Jonathan Ahl / Harvest Public Media
Bison produce very lean meat, but are wild animals that can be difficult to keep on a farm. Cattle are very docile, but their meat can be high in fat and not very healthy.
That’s why supporters of a cross – called beefalo – say they have what should be the future of meat production in the United States.
“As we like to say, when they created the beefalo, they bred the pettiness but they kept the bison thin, so they kept the good qualities of the bison,” said Kelly Dietsch.
She and her husband, Andrew Dietsch, run the A&K Ranch in Raymondville, Missouri, where they have about 25 beefalo females who attempt to give birth each year.
The bovine is bred to include more bovine traits than the bison. The American Beefalo Association states that beefalo with 37.5% bison genes is considered purebred beefalo and the perfect mix for the breed. But cattle with as little as 18% bison genes are labeled as purebred beefalo.
Although there have been some unintended crosses between cows and bison over the centuries, it wasn’t until the 1970s that a reliable and fertile cross was produced. The intent was to transform the lean bison meat into an animal that could be raised as easily as a cow.
The Dietsche have found this to be the case. They raised cattle when they lived in New Jersey, but switched to beefalo when they moved to the Midwest.
“I like doing beefalo because it’s so much easier to work with them,” said Andrew Dietsch.
But it’s the quality of the meat that will bring more farmers on board, according to John Fowler, a board member of the American Beefalo Association.
“If I can take a person who has a herd of hybrids and put a beefalo bull in his herd and have him eat some of the meat, he is sold. He will want to produce the beefalo,” he said.
Jonathan Ahl / Harvest Public Media
Fowler, who also raises beefalo in northern Missouri, calls it a superior animal over cattle. The U.S. Department of Agriculture has certified beefalo as having higher vitamin levels and more protein, while having nearly a third less cholesterol, 79% less fat, and 66% fewer calories than conventional beef.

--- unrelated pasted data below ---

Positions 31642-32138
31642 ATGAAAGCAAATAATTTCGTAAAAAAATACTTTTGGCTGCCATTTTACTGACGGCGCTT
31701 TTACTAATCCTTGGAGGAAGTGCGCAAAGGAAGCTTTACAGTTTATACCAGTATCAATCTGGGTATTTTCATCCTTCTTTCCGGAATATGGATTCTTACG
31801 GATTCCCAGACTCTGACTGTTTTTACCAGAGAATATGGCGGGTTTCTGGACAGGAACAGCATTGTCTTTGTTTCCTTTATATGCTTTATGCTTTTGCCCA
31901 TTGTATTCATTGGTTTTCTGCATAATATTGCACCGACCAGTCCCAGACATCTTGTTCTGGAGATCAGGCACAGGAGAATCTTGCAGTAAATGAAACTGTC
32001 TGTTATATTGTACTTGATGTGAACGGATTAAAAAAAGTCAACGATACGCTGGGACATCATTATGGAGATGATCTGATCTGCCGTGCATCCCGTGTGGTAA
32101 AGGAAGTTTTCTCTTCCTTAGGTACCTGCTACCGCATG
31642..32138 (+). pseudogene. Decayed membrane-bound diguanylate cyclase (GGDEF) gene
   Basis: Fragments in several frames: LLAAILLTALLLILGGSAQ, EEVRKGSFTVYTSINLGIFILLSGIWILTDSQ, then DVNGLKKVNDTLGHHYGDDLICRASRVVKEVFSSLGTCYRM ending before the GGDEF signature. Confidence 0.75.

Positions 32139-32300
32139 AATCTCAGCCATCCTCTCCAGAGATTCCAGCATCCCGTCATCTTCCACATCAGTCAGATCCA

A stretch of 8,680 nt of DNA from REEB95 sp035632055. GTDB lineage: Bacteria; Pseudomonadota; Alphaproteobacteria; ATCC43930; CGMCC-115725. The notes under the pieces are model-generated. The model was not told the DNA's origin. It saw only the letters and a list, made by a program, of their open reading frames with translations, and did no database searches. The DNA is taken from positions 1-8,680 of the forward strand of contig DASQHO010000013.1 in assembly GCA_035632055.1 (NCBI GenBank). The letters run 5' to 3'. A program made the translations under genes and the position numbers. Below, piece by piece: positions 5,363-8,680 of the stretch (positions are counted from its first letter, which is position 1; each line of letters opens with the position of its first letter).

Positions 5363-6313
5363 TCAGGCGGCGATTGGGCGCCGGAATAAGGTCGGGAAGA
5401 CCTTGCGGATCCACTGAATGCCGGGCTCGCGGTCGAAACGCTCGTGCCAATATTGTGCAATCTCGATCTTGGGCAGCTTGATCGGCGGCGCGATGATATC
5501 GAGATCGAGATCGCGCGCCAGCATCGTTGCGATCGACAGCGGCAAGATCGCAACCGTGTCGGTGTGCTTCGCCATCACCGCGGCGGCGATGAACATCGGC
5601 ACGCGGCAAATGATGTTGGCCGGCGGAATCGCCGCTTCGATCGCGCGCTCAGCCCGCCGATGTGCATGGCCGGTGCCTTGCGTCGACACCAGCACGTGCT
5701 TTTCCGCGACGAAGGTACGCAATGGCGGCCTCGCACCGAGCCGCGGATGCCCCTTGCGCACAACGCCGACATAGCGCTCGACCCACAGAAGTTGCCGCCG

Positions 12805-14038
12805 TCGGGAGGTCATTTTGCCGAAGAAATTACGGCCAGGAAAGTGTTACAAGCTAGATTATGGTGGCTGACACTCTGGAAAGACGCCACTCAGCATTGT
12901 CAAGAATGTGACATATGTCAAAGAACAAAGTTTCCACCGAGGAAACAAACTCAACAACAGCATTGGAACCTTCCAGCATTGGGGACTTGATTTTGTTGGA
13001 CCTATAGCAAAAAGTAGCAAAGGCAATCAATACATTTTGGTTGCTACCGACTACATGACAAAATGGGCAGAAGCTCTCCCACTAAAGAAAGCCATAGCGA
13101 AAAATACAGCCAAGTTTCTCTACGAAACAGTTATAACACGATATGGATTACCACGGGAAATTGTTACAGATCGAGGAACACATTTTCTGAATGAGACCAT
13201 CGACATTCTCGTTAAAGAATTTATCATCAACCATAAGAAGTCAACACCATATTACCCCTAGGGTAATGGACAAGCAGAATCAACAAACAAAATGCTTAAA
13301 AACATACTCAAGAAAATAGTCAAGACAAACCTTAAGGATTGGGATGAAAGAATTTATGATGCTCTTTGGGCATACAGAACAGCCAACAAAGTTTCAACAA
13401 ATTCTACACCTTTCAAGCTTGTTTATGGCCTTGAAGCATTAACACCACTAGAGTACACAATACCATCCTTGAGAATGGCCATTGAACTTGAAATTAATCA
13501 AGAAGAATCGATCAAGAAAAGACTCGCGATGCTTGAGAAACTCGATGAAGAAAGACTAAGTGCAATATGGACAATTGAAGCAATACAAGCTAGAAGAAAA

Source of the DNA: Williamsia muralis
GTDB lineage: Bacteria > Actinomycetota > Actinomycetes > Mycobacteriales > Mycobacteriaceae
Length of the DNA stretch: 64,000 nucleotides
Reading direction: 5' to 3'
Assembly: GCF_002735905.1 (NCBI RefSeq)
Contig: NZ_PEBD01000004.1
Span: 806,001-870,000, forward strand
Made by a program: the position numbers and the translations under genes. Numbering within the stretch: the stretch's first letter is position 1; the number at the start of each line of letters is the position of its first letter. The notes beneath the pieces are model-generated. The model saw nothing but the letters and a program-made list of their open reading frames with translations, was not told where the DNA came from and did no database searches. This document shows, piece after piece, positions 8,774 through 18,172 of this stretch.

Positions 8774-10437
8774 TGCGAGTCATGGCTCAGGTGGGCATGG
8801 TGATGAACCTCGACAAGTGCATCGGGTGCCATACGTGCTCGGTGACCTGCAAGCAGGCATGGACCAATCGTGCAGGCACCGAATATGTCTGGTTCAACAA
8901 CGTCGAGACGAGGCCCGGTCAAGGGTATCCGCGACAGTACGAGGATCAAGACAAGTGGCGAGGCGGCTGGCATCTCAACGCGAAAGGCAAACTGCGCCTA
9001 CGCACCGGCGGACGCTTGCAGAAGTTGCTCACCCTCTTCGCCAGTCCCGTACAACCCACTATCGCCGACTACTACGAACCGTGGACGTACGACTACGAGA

But beefalo has its opponents.
“We just don’t think there should be beefalo,” said Martha McFarland, farmland traffic coordinator for the Practical Farmers of Iowa defense group. She also raises cattle and bison, but she said she would never mix the two.
“Nature has done very well to produce bison. It is an excellent animal that is also good to eat, and mixing it with cows is unnecessary and weakens the bison genetic line.”
Yet McFarland empathizes with beefalo producers, who are trying to breed, promote and sell a niche meat, just like he does bison.
“A lot of times it’s hard to find that middleman to take my meat to the supermarket. I’m not part of this huge mechanized system,” he said. “My challenge is that your average consumer just wants to, like, go to the supermarket, get some food and get it over with.”
Kelly and Andrew Dietsch sell most of their beefalo at three farmers’ markets, where they have gained loyal customers who have come to prefer lean meat. But beefalo isn’t found in many grocery stores and costs even more than beef, especially since it comes from small producers.
Nonetheless, the Dietsches are optimistic about the future of meat specialties. Andrew Dietsch points to new leadership on the American Beefalo Board, as well as Americans’ growing interest in where their food comes from.
“It’s competitive, but it’s much better than before,” he said. “They have new people [on the board] who have many good ideas. They are really reaching out there. They have a Facebook page and you can find beefalo all over the country. “
Jonathan Ahl reports from Missouri for St. Louis Public Radio And Collect public media, a collaboration of public media editors in the Midwest. He deals with food systems, agriculture and rural issues.